But the polling station  (accessible here) voter counts released by the Electoral Commission show a major flaw in the upcoming elections.  The data shows that there are 15,297,197 voters in Uganda. In terms of gender demographics, the document indicates that there are 8,027,803 Female and 7,249,394 Male voters. However, the sum of female and male voters as indicated in that document yields 15,277,197   NOT the said 15,297,197 (as indicated in the document). Note the difference of 20,000 voters.

When a friend (@enamara) alerted me about this irregularity, I took the data provided by the Electoral Commission and converted the PDF document to Excel and started analyzing the data per polling station. I inserted one more column “Analyzed Voter Count” in the document and I put it side by side with EC’s Voter Count for easy comparison.

First I applied a simple formula to get the sum of Male and Female voters per polling station. Once I got the sums, I compared my sum per polling station with EC’s Voter Count (sum) per polling station. The results speak for themselves, showing the disparities. Many of the polling stations have voters that are ‘unaccounted for’.


The cells highlighted with a red background indicate polling stations with what I can only term as “ghost voters”. Overall, there are 20,000 voters who are unaccounted for based on the gender demographics.

At the moment it is not clear whether this is a systematic way of fixing votes or a “human error”. Regardless of where these 20,000 ghost voters come from, with such flaws, a free and fair election is still a dream. If the electoral commission cannot deal with these simple numbers – especially now that there is no major rush, can we trust them with vote tallying in one day?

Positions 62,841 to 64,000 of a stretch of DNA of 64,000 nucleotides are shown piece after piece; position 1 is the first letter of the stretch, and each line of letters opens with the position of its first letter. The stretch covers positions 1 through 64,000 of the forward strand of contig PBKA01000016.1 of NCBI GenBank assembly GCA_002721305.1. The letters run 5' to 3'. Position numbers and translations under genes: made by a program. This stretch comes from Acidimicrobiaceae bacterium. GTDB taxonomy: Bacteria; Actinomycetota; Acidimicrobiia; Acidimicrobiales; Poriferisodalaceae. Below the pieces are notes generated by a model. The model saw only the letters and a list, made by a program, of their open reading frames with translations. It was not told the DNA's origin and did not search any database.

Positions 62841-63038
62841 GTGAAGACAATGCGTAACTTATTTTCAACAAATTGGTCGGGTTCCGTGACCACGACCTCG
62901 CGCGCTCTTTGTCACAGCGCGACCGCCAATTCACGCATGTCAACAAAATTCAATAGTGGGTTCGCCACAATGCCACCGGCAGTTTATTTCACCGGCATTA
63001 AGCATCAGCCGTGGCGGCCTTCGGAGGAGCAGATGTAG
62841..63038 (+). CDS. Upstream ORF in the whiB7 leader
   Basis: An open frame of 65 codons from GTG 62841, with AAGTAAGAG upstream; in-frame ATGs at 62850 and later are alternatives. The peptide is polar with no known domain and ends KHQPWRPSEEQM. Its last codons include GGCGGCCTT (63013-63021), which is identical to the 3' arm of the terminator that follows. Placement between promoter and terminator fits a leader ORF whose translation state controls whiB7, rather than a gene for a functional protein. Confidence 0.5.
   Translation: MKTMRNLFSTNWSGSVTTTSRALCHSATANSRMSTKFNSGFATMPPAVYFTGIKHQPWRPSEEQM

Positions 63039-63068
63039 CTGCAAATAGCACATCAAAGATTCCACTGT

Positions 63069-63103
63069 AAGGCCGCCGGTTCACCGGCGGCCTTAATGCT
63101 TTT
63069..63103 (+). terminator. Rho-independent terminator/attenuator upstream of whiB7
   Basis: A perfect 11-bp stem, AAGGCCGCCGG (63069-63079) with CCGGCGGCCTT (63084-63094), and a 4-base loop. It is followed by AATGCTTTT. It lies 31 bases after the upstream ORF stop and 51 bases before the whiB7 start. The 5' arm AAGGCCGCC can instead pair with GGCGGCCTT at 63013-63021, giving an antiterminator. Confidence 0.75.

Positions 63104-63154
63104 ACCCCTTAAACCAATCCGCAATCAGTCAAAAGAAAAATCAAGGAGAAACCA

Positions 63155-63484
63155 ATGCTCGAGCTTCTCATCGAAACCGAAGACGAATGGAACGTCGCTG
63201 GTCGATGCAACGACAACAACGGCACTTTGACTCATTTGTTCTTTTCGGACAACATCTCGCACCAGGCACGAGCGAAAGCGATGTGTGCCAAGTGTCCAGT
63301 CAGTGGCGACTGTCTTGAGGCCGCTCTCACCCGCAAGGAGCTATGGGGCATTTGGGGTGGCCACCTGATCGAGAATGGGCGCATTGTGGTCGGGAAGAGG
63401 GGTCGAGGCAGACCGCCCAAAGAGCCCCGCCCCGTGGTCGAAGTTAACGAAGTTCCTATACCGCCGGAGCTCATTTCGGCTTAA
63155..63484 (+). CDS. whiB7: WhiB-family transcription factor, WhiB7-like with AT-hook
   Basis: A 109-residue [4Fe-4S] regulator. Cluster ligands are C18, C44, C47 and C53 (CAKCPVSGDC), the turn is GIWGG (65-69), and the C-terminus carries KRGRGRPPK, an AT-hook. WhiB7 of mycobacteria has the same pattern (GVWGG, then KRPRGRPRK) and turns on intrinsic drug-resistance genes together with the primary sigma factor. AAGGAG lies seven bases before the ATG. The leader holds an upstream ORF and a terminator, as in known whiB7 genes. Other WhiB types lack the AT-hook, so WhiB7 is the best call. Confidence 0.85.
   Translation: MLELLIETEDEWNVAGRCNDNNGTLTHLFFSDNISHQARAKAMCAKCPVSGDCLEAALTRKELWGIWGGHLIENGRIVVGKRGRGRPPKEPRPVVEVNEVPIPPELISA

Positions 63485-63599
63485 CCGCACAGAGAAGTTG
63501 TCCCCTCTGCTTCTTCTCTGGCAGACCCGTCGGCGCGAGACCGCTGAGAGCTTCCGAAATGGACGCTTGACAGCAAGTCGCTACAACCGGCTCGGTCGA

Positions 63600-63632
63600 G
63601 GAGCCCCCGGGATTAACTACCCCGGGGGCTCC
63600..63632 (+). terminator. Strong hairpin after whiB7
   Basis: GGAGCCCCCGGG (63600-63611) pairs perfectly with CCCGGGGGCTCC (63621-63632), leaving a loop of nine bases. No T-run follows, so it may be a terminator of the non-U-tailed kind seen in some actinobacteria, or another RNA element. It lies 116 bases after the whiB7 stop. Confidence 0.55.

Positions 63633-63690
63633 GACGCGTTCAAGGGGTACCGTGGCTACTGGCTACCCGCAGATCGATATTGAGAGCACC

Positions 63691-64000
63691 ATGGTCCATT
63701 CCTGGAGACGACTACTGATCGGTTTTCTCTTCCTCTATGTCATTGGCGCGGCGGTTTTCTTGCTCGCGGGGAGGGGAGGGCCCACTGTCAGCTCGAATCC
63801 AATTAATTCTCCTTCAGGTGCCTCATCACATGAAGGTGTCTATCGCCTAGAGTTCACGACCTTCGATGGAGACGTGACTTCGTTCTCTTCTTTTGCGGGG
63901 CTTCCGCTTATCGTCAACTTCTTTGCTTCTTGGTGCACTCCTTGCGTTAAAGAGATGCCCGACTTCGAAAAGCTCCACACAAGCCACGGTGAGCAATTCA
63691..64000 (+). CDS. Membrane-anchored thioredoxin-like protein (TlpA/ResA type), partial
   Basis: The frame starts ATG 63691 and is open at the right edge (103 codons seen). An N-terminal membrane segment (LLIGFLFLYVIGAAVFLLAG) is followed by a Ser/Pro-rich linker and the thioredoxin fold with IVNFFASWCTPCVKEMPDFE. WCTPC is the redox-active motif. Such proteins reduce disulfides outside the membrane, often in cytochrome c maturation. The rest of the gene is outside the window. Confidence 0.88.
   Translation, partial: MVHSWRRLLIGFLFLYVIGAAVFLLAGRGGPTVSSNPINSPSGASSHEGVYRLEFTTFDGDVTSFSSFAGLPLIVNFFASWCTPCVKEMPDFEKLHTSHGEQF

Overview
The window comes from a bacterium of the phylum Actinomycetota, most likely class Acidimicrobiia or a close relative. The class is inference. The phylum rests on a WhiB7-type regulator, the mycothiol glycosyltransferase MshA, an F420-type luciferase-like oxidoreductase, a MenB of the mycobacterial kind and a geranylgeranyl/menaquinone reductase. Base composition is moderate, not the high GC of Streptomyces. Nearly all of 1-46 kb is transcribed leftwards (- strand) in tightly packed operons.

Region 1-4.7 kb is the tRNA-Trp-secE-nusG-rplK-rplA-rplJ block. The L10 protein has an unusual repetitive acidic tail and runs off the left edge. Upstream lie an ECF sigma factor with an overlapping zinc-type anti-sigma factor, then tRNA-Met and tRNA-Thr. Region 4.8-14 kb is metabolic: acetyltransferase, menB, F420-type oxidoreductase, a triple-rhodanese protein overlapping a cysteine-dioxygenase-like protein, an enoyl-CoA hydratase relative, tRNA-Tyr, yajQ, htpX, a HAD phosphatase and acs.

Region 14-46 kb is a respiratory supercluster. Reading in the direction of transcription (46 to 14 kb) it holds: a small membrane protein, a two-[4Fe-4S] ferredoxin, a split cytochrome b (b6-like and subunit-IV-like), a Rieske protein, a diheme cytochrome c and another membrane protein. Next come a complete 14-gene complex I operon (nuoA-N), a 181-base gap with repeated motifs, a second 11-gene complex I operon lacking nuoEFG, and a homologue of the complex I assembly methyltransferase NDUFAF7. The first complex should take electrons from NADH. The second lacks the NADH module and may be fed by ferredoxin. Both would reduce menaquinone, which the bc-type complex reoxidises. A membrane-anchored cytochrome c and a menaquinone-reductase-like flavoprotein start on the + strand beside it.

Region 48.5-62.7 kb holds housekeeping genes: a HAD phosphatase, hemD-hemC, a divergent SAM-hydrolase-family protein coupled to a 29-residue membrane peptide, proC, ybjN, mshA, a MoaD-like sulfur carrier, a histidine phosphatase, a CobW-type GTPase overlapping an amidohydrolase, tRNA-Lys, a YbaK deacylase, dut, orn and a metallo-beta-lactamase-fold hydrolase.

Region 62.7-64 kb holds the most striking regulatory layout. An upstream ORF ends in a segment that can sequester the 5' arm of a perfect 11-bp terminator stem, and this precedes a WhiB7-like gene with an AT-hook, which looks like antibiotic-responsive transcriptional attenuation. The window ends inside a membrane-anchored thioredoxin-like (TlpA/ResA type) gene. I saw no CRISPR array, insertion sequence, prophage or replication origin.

Evelyn Namara noticed these disparities 3 days ago and she contacted the commission via Twitter. She has not received a response from the commission since.

We should condemn this negligence and call up on the Electoral Commission to account for the 20,000 voters.

The screenshot below shows further analysis and the number of “Ghost voters” per polling station (see column Q – extreme right).  Statistics by Polling Station – Data Analysed –Showing Ghost Voters

Ghost-Voters- Uganda

Download the Statistics by Polling Station – Data Analysed -Uganda – this is the Excel Sheet with data I analyzed. I have password protected the document just to make sure that no “unintended” alterations are made. If you want to do further analysis, tweet me @jssozi and I will give you the password.

You can also use this Electoral Commission Database ( to verify number of voters per polling station and also download polling station information including voter registers.

Museveni’s word against Mbabazi’s: Let the scapegoating begin

16 06 2015

This morning I watched President Museveni’s reaction to Mbabazi’s 2016 presidential bid and I think that the president rushed it. The president used 18 minutes to respond to Mbabazi’s 5 minutes declaration – now given that much time, I expected the president to deliver much more than the anger and scapegoating portrayed in his video. I expected to hear what the president would do differently if Ugandans gave him another chance to keep the top job, instead;

  • The president seemed rather too angry and frustrated to address the country. If you watched the video you probably noticed that the president was even rude to his aids who were helping him to deliver this speech (see minutes 4:41 and 5:00).
  • Museveni argues that Mbabazi should be held responsible for government’s failure to deliver its promises. Well, the president could be right but then again did it take the president 10 years to learn that Mbabazi was “not performing”?

If this is how the president is going to handle the presidential campaigns, looks like we are headed for a long rough ride – the same rhetoric that has failed governance and obstructed accountability. It looks like all the dirty linen is going public – the NRM will exonerate itself from all the failed government projects, name the officials who failed to deliver [just like the president did in his reaction to Mbabazi] and that will probably be a good thing. I mean, the famous “Temangalo” story is coming back to haunt Mbabazi and I am sure he has his own version of the story and I am quite eager to hear more about it but I am also interested in mature politics – blackmail does NOT count as mature.